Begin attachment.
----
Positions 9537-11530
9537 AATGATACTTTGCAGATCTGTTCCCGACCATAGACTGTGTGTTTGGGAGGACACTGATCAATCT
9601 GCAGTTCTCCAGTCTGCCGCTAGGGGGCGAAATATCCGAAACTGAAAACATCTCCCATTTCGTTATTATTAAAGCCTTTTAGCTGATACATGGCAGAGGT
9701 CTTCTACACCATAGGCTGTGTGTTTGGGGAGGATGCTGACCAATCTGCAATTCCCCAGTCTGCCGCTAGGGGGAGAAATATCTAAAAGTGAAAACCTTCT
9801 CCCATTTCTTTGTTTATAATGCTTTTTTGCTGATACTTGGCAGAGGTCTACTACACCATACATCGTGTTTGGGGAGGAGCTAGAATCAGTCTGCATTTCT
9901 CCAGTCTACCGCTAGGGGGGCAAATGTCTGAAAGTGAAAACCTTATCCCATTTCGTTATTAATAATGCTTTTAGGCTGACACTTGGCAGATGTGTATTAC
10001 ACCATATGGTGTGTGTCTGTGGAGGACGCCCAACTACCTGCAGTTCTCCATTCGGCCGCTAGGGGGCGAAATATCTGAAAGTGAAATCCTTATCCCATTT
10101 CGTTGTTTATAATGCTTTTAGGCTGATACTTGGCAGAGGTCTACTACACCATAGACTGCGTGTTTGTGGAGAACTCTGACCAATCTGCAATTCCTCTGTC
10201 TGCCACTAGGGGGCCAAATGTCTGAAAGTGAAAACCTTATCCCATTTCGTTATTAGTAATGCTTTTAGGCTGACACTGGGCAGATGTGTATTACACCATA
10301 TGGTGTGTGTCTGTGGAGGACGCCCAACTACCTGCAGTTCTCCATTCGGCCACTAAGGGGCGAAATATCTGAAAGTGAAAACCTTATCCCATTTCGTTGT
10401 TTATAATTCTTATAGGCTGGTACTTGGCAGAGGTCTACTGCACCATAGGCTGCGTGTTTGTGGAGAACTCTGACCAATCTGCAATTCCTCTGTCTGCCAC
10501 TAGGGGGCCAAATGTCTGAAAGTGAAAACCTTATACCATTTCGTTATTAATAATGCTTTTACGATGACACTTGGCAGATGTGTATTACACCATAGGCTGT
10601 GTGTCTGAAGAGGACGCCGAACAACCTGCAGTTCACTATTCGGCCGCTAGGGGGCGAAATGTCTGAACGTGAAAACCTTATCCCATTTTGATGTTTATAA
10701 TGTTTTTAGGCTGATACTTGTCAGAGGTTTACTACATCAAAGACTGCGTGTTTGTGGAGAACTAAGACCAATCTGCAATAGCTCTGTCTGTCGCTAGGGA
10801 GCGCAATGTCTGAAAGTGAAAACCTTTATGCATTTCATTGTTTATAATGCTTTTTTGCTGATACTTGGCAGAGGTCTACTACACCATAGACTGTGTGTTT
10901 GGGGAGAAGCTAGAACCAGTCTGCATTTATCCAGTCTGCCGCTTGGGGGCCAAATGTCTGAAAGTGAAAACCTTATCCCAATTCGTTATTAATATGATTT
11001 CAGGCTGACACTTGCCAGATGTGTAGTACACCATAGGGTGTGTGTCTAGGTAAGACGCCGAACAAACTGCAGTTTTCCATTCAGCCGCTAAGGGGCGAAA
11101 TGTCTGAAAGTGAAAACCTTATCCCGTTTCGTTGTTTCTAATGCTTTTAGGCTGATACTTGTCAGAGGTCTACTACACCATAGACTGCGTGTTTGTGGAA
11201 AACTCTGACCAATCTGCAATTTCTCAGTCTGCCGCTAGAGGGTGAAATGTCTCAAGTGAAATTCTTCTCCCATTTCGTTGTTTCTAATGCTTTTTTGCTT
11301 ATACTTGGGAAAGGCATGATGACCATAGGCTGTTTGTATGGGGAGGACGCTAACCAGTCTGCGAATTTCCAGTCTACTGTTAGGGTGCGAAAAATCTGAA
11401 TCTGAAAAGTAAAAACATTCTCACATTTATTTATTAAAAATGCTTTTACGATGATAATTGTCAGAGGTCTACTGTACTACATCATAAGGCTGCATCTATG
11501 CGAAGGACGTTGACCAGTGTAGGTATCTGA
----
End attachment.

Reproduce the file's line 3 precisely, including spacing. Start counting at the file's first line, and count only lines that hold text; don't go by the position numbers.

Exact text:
9601 GCAGTTCTCCAGTCTGCCGCTAGGGGGCGAAATATCCGAAACTGAAAACATCTCCCATTTCGTTATTATTAAAGCCTTTTAGCTGATACATGGCAGAGGT